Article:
To be saved is to be delivered “from the present evil age” as Paul says in Galatians 1:4, to be “delivered … from the domain of darkness and transferred … to the kingdom of [God’s] beloved Son” as he says in Colossians 1:13-14. Peter describes it as “having escaped from the corruption that is in the world because of sinful desire” (2 Peter 1:4), which John describes as having “passed from death to life” (1 John 3:14; also Jesus’ statement in John 5:24). But we are not saved and ushered into the kingdom for our own sake only, but also for the sake of others, so that God may use us to call others “out of the darkness into his marvelous light” (1 Peter 2:9). But we can’t call others out of the darkness unless we ourselves are children of the light who are walking in the light (see Ephesians 5 :8-14; 1 John 1:7), else we are just blind and deceived leaders of the blind and deceived both headed for the eternal pit.
Nonetheless, as part of the New Creation inaugurated by the resurrection of Jesus we are to live accordingly, no longer as citizens of the world according to the spirit of this age, but as citizens of heaven according to the Spirit of God (see Romans 8), and as ambassadors (see 2 Corinthians 5 again) of our heavenly home in the fallen world, which should now be foreign to us and we foreign to it.
We enter into the New Creation the same way Christ did, by dying and being raised with him.
“Do you not know that all of us who have been baptized into Christ Jesus were baptized into his death? We were buried therefore with him by baptism into death, in order that, just as Christ was raised from the dead by the glory of the Father, we too might walk in newness of life.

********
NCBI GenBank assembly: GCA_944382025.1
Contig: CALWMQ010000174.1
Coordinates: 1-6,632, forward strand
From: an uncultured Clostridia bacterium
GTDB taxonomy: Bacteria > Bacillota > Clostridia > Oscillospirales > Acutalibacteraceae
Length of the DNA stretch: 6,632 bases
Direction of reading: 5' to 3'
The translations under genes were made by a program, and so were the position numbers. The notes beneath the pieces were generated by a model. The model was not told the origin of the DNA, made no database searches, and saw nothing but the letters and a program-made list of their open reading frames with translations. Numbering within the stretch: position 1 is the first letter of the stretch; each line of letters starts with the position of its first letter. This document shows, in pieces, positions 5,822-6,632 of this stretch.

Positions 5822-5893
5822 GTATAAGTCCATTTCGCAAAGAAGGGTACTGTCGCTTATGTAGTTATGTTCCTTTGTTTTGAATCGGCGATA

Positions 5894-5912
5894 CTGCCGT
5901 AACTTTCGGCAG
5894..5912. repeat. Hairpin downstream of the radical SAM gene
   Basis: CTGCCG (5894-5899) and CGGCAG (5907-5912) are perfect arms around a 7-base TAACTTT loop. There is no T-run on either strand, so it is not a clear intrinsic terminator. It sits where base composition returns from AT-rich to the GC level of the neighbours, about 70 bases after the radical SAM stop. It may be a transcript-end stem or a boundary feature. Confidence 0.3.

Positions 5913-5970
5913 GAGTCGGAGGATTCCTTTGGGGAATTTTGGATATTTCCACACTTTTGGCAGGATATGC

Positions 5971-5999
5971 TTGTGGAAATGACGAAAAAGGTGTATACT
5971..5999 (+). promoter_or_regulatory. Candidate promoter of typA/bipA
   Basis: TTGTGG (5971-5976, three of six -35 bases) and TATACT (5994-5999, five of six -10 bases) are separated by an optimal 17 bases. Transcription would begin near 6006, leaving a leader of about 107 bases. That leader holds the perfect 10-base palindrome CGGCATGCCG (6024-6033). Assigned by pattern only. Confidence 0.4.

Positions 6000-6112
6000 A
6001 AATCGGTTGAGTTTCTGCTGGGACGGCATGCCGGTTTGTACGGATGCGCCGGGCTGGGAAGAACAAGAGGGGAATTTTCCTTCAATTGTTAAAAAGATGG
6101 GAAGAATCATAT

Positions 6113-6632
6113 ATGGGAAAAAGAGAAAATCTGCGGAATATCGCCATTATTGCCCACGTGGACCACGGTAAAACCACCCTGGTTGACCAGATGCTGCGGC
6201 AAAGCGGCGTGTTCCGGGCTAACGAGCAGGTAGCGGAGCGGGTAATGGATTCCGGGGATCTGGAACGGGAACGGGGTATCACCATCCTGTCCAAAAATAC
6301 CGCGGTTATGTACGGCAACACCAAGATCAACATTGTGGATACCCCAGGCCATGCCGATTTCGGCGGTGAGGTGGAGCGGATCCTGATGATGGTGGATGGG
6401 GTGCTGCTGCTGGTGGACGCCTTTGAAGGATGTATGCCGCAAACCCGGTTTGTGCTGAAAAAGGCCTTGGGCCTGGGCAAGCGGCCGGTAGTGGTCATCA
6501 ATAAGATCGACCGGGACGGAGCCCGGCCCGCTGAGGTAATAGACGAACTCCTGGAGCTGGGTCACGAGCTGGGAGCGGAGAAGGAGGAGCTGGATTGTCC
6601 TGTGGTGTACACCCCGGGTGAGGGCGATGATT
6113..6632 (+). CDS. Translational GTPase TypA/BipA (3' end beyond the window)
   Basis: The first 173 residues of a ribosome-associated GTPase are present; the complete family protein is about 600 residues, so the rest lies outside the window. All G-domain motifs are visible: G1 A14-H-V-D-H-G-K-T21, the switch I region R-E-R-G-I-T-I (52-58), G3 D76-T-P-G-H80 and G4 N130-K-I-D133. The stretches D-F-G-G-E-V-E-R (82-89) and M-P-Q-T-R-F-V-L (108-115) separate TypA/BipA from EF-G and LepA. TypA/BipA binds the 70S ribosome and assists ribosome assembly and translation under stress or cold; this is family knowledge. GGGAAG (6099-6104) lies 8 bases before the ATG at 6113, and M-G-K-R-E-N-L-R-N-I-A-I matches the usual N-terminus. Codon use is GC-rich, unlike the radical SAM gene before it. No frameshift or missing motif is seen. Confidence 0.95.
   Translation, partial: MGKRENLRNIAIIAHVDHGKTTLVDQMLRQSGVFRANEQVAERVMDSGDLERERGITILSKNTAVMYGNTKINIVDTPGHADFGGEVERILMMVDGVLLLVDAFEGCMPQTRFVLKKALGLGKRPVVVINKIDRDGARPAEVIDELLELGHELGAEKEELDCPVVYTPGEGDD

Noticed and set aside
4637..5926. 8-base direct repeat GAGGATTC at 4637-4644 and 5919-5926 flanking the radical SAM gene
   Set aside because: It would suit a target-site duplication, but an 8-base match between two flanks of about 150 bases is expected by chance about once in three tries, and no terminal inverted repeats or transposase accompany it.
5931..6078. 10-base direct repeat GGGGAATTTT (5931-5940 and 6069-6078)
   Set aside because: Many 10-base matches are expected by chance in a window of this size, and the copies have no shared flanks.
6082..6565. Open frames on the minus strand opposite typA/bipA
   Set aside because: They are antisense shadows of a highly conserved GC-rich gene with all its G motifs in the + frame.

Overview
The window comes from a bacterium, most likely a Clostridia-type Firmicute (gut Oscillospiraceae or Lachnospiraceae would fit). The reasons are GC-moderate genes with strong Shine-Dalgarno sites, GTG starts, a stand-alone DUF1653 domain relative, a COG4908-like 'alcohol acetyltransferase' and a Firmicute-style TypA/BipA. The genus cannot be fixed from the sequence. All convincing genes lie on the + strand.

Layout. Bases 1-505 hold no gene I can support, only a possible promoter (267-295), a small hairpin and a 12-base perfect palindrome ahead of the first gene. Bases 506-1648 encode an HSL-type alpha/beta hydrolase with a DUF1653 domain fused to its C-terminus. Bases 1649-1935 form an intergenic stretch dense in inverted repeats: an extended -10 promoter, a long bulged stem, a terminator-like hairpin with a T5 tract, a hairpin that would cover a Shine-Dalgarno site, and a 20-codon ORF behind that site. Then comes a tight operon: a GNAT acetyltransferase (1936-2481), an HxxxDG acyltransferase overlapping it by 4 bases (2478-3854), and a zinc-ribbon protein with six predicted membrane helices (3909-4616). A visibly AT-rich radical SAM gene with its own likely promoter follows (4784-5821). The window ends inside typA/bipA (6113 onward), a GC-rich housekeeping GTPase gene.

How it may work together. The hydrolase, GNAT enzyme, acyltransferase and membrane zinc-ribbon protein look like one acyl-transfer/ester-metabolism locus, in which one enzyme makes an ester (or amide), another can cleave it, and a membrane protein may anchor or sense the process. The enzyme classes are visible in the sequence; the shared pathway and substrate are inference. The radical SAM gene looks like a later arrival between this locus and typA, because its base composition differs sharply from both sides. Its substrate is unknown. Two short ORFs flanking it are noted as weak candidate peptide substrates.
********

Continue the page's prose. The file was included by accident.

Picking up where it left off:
For if we have been united with him in a death like his, we shall certainly be united with him in a resurrection like his. We know that our old self was crucified with him in order that the body of sin might be brought to nothing, so that we would no longer be enslaved to sin. For one who has died has been set free from sin. Now if we have died with Christ, we believe that we will also live with him. We know that Christ, being raised from the dead, will never die again; death no longer has dominion over him. For the death he died he died to sin, once for all, but the life he lives he lives to God. So you also must consider yourselves dead to sin and alive to God in Christ Jesus.”
This sets the pattern for entrance into and life under the new covenant and the new creation, which is its ultimate goal. The call of Christ is a call to die to sin and a sinful world, so that we may truly begin to live and walk in newness of life. The pattern of Christian life in the world before Christ returns or calls us home to be with him in heaven is to continue the process of putting off the old and putting on the new until the “body of sin is brought to nothing.” We do this by the power of the Spirit (see Romans 8:13) in hope and joyful anticipation of the resurrection of our bodies when the entire creation itself will be set free and reborn. It is only within this framework that we can begin to make sense of Christian vocation, including morality and ethics.
“For I consider that the sufferings of this present time are not worth comparing with the glory that is to be revealed to us. For the creation waits with eager longing for the revealing of the sons of God. For the creation was subjected to futility, not willingly, but because of him who subjected it, in hope that the creation itself will be set free from its bondage to corruption and obtain the freedom of the glory of the children of God. For we know that the whole creation has been groaning together in the pains of childbirth until now. And not only the creation, but we ourselves, who have the firstfruits of the Spirit, groan inwardly as we wait eagerly for adoption as sons, the redemption of our bodies. For in this hope we were saved. Now hope that is seen is not hope. For who hopes for what he sees? But if we hope for what we do not see, we wait for it with patience.”